BurgerNate Riggs points out an interesting article in Advertising Age: “McNuggets Are Good, but Branded McNuggets Are Even Better / Study: Kids Prefer Foods in McDonald’s Packaging.” Author Emily Bryson York tells us: “A new study, certain to fire up the already heated debate over kids’ marketing, finds that kids aged 3 to 5, when presented with identical foods — one in a McDonald’s wrapper and the other without — overwhelmingly rated the branded one as tasting better.”

This reminds me of when I asked for “chicken tenders” at a McDonald’s. My order was translated into Chicken McNuggets. I thought it was a pesky difference, but clearly the counter person was well trained. The name matters. A tender is a tender is a tender, but a McNugget is a branded treat.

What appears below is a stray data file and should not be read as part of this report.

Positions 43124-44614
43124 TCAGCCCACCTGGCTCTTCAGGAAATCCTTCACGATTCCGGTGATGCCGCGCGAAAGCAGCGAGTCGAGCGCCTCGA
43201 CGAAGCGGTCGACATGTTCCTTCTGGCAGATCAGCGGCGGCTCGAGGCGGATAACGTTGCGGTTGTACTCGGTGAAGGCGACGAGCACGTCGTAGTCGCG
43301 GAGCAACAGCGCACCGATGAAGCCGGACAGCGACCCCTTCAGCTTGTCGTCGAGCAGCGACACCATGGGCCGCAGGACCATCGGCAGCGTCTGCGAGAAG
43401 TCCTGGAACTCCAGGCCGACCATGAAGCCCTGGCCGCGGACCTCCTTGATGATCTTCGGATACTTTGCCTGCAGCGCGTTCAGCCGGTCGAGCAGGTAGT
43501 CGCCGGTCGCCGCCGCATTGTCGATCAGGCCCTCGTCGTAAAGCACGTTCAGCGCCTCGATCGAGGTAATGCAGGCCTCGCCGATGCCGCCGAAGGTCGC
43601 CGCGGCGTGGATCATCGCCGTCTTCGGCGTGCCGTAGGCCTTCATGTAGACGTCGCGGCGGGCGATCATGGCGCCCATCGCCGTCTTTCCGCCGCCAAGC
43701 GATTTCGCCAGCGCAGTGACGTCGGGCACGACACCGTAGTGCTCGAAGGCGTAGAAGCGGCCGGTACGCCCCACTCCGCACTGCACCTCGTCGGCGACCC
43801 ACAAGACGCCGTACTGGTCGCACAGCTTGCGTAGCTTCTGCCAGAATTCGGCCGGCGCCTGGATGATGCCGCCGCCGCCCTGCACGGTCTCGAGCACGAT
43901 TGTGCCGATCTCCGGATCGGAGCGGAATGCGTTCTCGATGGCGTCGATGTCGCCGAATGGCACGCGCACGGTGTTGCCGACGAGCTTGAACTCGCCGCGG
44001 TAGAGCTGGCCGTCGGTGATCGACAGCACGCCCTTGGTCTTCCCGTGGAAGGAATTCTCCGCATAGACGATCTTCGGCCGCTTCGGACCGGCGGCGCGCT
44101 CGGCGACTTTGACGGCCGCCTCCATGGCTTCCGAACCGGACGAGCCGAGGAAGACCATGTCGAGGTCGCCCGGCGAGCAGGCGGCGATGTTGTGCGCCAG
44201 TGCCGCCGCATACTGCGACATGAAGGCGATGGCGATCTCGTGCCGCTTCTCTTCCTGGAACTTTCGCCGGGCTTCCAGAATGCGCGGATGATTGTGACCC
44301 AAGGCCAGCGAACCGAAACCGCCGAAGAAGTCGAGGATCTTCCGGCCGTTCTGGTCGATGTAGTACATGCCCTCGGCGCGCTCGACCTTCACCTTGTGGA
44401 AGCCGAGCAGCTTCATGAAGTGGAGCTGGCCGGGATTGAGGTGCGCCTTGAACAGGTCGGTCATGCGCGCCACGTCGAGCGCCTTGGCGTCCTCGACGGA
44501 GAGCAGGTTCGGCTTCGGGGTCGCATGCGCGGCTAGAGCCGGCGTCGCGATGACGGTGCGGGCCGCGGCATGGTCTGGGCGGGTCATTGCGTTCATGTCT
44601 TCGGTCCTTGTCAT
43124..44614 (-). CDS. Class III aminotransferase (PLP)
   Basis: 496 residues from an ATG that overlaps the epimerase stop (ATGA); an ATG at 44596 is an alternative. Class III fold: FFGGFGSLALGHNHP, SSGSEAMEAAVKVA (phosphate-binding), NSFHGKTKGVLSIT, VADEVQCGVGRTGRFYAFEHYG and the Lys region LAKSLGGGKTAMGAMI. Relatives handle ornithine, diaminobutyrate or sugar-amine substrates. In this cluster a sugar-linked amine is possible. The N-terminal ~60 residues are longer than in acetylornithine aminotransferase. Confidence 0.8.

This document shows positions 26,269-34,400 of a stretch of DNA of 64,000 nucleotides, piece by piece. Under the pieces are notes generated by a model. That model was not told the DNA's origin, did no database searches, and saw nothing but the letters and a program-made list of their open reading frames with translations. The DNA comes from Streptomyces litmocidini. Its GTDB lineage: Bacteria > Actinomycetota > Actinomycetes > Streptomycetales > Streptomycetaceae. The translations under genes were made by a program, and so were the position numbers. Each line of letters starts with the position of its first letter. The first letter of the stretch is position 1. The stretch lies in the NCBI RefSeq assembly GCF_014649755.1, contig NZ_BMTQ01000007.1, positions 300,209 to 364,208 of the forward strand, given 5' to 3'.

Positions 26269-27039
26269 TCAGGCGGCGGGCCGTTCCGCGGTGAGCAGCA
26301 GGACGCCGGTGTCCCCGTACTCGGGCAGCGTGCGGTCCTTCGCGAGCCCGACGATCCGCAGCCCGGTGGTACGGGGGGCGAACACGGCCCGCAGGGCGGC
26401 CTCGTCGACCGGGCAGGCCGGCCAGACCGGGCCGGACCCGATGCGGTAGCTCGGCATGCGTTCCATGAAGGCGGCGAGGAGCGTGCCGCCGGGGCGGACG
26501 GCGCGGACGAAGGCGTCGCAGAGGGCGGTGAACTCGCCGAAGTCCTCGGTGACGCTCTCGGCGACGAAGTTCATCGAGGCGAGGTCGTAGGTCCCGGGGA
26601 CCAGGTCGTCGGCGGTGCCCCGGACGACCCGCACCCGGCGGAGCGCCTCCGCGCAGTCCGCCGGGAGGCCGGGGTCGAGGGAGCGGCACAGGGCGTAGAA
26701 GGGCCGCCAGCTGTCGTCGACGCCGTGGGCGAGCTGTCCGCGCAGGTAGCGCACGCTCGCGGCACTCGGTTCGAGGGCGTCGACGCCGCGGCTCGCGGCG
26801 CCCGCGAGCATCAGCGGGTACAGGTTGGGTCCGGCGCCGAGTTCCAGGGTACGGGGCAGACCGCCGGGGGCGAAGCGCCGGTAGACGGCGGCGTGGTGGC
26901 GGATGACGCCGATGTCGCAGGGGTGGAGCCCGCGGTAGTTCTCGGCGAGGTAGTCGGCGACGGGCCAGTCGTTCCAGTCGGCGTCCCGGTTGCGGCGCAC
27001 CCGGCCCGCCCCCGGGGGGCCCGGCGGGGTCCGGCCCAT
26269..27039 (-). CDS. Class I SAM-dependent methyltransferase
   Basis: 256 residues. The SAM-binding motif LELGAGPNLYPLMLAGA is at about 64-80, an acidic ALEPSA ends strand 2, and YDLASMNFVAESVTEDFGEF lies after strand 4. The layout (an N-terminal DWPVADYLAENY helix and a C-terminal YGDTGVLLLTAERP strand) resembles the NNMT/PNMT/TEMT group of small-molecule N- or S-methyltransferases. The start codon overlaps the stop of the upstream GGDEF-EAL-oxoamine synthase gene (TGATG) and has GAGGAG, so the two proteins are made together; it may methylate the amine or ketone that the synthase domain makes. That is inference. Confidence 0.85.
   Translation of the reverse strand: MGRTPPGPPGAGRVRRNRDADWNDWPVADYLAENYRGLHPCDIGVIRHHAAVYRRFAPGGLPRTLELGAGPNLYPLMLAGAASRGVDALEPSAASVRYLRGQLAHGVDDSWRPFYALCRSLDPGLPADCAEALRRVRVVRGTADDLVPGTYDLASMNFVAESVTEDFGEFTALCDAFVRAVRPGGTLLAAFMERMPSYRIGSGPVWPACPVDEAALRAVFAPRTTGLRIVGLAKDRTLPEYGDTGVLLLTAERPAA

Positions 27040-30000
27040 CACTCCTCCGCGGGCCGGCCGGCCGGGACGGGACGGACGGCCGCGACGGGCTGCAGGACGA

And I’m reminded of one of our children, when very, very young, just learning language, looked into the microwave oven in our home and requested, “McNuggets, no sauce.” She clearly enjoyed that the microwave door looked like the speaker at a drive through. This forced the Mrs. and me to discuss: just how often are our kids eating at McDonald’s? (The AdAge article reports that, of “63 children aged 3 to 5 who were also enrolled in Northern California Head Start programs,…about 30% ate at McDonald’s more than once a week and more than 75% had McDonald’s toys at home.”)

Anyway, so packaging not only sells, it makes the contents taste better. How’s your product packaging? Moreover, how’s your personal packaging? Is it time to wash the car, get a haircut, wear a bow tie?